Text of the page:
I constantly keep doing this. I swear in the morning I won't have anything sweet that day. And it always starts innocently with a chocolate after lunch, or some biscuits with tea. Not that I would ever buy any dessert chocolates or tea biscuits, but today when we got off the bus coming to work in the morning we were offered chocolates because it was "travel to work in an environmentally friendly way" day, and in the afternoon we had an afternoon with people from all across our department giving talks with a tea and biscuit break in between. Then I snack on some nuts and dried fruits in the afternoon because I'm so bored at work. And I keep silencing that little voice in the back of my head saying I shouldn't be eating this. After all nuts and fruits are healthy, right? Then I come home, and for some strange reason a big handful of dates or sultanas just fly into my mouth. So I have no chance but to eat them. I mean, they just viciously attacked me. Sometimes I'm so desperate that I go to my baking ingredient stash and eat a few candy melts or some caramel chunks. And once again, the day which started healthily with an omelette for breakfast and a salad for lunch ends up with a thousand calories more in my food diary than was intended. Are there any self help books for developing some self control? Something along the lines of Self Control for Dummies?
Today was one more of those days. When I came home from the gym, I was attacked by a bag of dried dates. And then there was the problem of those two over-ripe bananas sitting on my kitchen counter. They would not last long, so something had to be done. And that something was of course hitting my Pinterest boards as I knew I had pinned several recipes for banana bread and muffins. After much pondering, I settled on a recipe for Vegan Banana Muffins from Minimalist Baker. And again, I fell deeper into the depths of self deception, convincing myself this recipe is almost health food. I mean it has no added fat and very little sugar. Healthy, right? And replacing the white flour with rye and whole wheat makes it almost acceptable to eat the whole batch in one sitting? Well, health food or not, those bananas had to be used in some way, and this seemed like a decent enough way to help them find the reason for their existence. I made a few changes to the recipe, replacing the flax egg with a regular egg, excluding the butter and replacing the white flour with half rye flour and half whole wheat. I also doubled the recipe to make 4 big muffins as I had two bananas that needed to be used up asap.
Banana muffins from Minimalist baker (makes 4 big muffins):
1/2 cup rye flour
1/2 cup whole wheat flour
1 tsp baking soda (I didn't have any soda so I used baking powder)
pinch of salt
2 ripe bananas
3 tbsp dark muscovado sugar (the original recipe had 3 tbsp sugar for two muffins, but I reduced it a bit)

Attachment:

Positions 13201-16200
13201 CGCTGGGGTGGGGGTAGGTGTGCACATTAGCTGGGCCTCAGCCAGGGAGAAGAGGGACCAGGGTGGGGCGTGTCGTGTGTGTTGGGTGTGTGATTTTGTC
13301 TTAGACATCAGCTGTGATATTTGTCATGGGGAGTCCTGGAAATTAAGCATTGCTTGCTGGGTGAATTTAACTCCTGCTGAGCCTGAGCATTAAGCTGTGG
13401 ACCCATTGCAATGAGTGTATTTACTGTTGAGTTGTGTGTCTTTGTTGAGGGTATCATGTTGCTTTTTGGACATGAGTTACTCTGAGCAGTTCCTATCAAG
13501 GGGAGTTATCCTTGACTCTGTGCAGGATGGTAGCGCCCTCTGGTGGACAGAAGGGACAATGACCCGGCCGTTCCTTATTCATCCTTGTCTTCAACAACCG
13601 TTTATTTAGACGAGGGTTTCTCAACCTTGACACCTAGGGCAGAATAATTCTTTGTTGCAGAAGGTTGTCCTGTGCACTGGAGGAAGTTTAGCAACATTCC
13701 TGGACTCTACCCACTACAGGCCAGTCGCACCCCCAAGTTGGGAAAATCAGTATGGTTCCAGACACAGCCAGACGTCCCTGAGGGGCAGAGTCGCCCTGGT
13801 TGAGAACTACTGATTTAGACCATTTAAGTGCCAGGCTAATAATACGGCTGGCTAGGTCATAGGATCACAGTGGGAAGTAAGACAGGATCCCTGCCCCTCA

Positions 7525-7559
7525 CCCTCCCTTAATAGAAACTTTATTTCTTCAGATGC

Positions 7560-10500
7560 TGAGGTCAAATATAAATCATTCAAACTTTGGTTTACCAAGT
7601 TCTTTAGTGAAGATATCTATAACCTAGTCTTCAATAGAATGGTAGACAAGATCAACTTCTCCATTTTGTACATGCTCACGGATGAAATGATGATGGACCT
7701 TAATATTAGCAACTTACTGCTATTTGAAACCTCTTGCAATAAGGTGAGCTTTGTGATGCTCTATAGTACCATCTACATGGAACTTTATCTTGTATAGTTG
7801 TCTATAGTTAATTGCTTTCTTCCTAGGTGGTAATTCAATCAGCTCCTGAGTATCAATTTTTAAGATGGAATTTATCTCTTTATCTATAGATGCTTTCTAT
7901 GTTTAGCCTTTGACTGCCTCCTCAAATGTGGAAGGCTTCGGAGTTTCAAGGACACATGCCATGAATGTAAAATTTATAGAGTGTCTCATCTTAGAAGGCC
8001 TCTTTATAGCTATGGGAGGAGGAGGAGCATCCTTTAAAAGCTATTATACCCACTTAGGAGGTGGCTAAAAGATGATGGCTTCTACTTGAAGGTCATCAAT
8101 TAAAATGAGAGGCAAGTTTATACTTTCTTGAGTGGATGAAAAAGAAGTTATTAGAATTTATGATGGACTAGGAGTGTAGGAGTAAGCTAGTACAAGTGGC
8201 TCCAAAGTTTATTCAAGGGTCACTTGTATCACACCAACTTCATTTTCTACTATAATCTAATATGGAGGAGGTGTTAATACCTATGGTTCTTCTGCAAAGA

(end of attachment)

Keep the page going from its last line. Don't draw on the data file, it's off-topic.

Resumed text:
1 tsp vanilla paste
4-5 big pieces of crystallised ginger
about 10 pecan nuts, coarsely chopped, for topping
Preheat the oven to 175 degrees C. Use a fork to mash the banana, and mix in baking powder, salt and sugar. I used a fork to mix. Then mix in the eggs, ginger and vanilla paste, I gave them a good swirl with the fork. Last, work in the flour. The batter was still easy to mix with the fork even after adding all the flour. Pour into single serving ramekins or big muffin moulds, and top with the coarsely chopped nuts. Bake for 20-25 minutes.
I have never been a big fan of banana bread. At least not until I made this chocolate and banana bread, which I pretty much ate in one day. Every time I passed by the bread, sitting there all innocent on the kitchen counter, I couldn't help but to have a slice. And another. And another. It was just so moist and soft and decadent. And with some butter on top... oh that was good. That also encouraged me to try some other banana recipes, despite my prejudice.
This recipe does bring out the taste of banana. I was first thinking of adding some cinnamon, cardamom or dried ginger, but I'm glad I didn't. I did add some finely chopped crystallised ginger though, as I have a bit of an addiction to it right now. Chocolate chips would also be a great addition.
The only thing I will do differently next time I'm baking these muffins is I wouldn't bake them in my rose cake moulds, instead i would make them in ramekins as was done in the original recipe so that you would get that beautifully risen domed top of the muffins up on top. I really can't figure out what to bake in the rose moulds, it would have to be something that doesn't rise too much so that you would get a flat bottom to your rose cakes. I'll have to experiment, and I'll get back to you.
I'm really surprised how high the muffins rose in the oven. I probably measured my baking powder a bit on the generous side, but I think that was necessary because I was using rye and whole wheat flour, which don't naturally result in light or fluffy muffins. But I actually think the texture of these muffins was spot on, not too fluffy, but still light and moist. Of course with rye flour, you will always get a somewhat more dense texture compared to all white flour, but I like the almost nutty flavour it brings. And these muffins actually didn't taste healthy, they tasted really good. These muffins were perfect for breakfast, they are on the large side but at least you are not left hungry. And they are perfect to take along and enjoy while sifting through your morning emails at work.